To be sure, these were terror-provoking encounters. Isaiah’s vision of the living and true God overwhelmed him with despair over his sinfulness (Isa. 6:5). Still, the Israelites exhibited confidence when they sought God in the way in which He prescribed, and “He let them find him” (2 Chron. 15:15). And the psalmist could rejoice that in covenantal dialogue with his God he could gain the assurance that his sins were forgiven (Psalms 32:1–5).

Reformed liturgy embodies this dialogical principle. The Directory for Worship of the Orthodox Presbyterian Church describes the dialogue in this way:

The parts of worship are of two kinds: those which are performed on behalf of God, and those which are performed by the congregation. In the former the worshipers are receptive, in the latter they are active. It is reasonable that these two elements be made to alternate as far as possible.

Several recent studies on worship have challenged the dialogical principle by suggesting that worship should have both “horizontal” and “vertical” aspects.

The notion here is that in the vertical aspects we do things that honor and revere God, and in the horizontal dimension we edify the people. So good worship, it is maintained, should contain both of these features, blending the vertical “godward” elements with the horizontal “edifying” elements.

But the Reformed principle of covenantal or dialogical worship, following Biblical patterns of worship, must challenge this distinction by insisting that all of worship is vertical. It is a holy transaction or conversation between God and His people. It is not a conversation among God’s people. When we greet our neighbors in the next pew or when we listen to testimonies, we are not worshiping God. As edifying as these activities may be, and as encouraging as they are in the appropriate setting, corporate worship is a time when the dialogue goes back and forth between God and His people. It is a time — and one of the rare times during our busy weeks when we need to hear that God is faithful and continues to be our God and when we need to reaffirm our vows to be His faithful people.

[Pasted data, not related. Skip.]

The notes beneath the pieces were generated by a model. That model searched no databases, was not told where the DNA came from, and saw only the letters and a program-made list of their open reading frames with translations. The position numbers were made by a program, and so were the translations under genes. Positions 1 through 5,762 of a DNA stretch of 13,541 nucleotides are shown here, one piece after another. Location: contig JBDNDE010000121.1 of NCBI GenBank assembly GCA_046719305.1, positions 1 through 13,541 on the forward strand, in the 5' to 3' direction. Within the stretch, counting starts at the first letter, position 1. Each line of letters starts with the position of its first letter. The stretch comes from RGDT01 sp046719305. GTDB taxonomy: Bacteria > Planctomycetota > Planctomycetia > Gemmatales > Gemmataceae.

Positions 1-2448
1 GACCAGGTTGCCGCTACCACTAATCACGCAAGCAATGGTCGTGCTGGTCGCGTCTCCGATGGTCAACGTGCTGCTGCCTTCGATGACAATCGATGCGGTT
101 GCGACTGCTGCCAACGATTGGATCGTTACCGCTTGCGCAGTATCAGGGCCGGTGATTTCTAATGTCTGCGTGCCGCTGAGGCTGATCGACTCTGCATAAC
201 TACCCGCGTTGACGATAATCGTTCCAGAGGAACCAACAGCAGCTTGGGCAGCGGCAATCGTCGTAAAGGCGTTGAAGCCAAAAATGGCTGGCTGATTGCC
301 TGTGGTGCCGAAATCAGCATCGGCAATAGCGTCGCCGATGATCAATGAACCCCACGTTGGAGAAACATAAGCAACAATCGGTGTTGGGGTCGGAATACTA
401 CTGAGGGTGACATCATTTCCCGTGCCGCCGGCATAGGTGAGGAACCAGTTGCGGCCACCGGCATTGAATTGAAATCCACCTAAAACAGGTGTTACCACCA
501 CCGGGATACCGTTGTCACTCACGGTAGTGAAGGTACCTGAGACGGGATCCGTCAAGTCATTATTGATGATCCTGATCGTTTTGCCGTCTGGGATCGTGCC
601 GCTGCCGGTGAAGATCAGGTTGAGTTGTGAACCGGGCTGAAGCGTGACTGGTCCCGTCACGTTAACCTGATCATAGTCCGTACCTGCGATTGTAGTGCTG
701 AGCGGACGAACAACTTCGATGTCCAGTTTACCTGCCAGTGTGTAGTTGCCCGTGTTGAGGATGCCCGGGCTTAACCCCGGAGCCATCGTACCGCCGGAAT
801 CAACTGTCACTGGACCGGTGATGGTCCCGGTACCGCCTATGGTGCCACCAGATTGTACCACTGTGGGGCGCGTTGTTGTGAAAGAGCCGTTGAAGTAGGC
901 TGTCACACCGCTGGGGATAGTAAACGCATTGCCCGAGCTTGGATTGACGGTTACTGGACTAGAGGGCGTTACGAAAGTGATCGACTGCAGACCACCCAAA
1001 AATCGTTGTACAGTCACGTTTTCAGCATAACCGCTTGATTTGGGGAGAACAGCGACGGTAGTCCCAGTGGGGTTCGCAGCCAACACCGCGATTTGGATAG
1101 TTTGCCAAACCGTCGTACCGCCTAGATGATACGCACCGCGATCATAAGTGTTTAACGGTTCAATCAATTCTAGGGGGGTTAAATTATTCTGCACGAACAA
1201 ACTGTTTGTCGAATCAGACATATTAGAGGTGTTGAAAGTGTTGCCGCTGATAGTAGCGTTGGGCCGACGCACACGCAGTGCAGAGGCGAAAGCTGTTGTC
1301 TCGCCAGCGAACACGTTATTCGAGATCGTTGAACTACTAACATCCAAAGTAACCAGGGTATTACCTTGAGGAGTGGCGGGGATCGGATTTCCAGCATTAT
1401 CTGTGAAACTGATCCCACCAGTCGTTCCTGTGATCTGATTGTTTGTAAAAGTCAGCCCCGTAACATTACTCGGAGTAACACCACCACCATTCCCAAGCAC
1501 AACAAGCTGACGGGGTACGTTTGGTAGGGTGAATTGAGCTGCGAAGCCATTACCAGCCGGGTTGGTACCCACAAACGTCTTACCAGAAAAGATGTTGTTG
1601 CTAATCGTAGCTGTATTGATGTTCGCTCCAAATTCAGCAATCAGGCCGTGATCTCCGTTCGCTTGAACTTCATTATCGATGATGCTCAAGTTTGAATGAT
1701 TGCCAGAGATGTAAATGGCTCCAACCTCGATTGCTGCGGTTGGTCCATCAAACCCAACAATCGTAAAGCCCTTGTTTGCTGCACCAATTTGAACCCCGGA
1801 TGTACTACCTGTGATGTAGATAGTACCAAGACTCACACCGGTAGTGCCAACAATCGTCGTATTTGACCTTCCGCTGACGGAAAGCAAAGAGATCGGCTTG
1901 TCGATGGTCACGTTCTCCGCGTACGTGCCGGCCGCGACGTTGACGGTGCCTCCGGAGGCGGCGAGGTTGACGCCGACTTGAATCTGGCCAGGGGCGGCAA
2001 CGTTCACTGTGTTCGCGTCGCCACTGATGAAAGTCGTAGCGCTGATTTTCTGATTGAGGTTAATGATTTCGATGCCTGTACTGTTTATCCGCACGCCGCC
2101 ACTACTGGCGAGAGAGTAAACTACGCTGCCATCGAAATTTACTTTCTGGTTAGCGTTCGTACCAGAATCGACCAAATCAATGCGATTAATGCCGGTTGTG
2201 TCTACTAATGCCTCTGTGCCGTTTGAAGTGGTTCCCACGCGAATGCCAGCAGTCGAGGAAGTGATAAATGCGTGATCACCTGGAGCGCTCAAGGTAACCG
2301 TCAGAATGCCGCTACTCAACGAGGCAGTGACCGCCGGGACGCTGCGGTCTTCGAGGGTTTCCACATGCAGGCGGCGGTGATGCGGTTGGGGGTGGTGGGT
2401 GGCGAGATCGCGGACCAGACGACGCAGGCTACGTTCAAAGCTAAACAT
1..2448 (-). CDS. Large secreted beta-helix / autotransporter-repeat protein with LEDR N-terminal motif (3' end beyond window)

This is not to suggest, however that worship doesn’t bless the worshipers. It certainly does. But it is precisely in the vertical character of worship that we receive our blessing, and we need not enhance it by adding a horizontal dimension to our liturgy. In meeting us for worship, God blesses us in several ways. At the beginning, the call to worship is our assurance that God is present among us. We have His words of forgiveness following our confession of sin. He speaks His word of instruction as the Word of God is read and preached. Finally, at the close of worship God blesses us with the words of benediction.